A Tory MP Resigned Seconds After Parliament Rejected Four More Brexit Options
Members of the British Parliament are fast running out of options and time to secure a Brexit deal.
The House of Commons voted on four more motions for leaving the European Union on Monday evening local time.
All four options were rejected, quashing the latest glimmer of hope that the Brexit conundrum would be solved once and for all.
The options on the table included:
Motion C: Where the British government would commit "a permanent and comprehensive UK-wide customs union with the EU" meaning the UK would stay quite connected to the EU. This would be a 'very soft Brexit'.
Motion D: This was referred to as the 'Common Market 2.0' and would involve the UK joining the European Free Trade Association and European Economic Area. This was proposed by Tory MP Nick Boles and would see the UK leave the European Union but be able to trade with the rest of Europe.
Motion E: This would allow a public vote to approve any Brexit deal agreed upon by Parliament before it would be implemented.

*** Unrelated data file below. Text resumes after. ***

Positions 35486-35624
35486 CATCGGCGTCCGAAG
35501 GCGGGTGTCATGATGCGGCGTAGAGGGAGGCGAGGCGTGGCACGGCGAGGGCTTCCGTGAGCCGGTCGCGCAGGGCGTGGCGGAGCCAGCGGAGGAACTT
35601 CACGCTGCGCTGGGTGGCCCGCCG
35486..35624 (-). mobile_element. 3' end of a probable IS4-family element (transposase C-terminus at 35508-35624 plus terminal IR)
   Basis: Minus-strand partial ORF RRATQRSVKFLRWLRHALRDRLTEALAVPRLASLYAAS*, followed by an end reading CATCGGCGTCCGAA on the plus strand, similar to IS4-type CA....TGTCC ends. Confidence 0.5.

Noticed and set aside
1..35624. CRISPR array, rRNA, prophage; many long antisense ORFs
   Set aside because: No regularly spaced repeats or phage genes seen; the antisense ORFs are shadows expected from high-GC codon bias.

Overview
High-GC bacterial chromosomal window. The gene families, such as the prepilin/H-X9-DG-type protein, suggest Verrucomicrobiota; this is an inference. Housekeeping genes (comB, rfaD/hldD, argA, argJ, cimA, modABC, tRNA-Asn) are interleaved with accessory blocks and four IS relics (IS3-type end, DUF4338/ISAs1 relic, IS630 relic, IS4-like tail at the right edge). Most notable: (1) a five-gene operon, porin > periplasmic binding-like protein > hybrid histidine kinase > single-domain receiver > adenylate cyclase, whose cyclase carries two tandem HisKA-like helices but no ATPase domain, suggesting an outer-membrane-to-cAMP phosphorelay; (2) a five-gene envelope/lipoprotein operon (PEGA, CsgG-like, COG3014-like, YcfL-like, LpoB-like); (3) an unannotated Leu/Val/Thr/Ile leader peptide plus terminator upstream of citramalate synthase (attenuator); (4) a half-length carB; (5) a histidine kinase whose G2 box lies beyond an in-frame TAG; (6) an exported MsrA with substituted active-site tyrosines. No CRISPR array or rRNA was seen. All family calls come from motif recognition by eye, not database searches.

Motion G: Aimed to prevent the UK leaving the bloc of nations without a deal, which included a vote on revoking Article 50 (which means stop Brexit altogether).
None of that really matters anymore because each of the motions was voted down.
Nick Boles, who tabled Motion D, announced his resignation immediately after the votes, saying he had failed and could "no longer sit for this party".
"I have done everything I can to find a compromise," Boles said.
His announcement was met with other members calling out "Oh Nick, don't go". The House erupted in a round of applause as he left the Chamber.
Secretary of State Health and Social Care Matt Hancock tweeted in frustration following the votes.
"Now, please, can we all just vote for the deal and deliver Brexit," Hancock wrote.
These latest rejections come after Theresa May's Brexit deal was voted down a third time by Commons. Even the promise of her resignation as Prime Minister wasn't enough to get the deal over the line.
May now has until April 12 to either seek a longer extension of Article 50 from the EU or get parliament to agree on an alternative means of exit or to leave the bloc of nations without a deal.
While the motions were being debated, a group of protestors made their way into the public gallery where they stripped down to their underwear. Painted on their bodies were climate change-related slogans. The protesters were urging MPs to 'stop wasting time' over Brexit negotiations.
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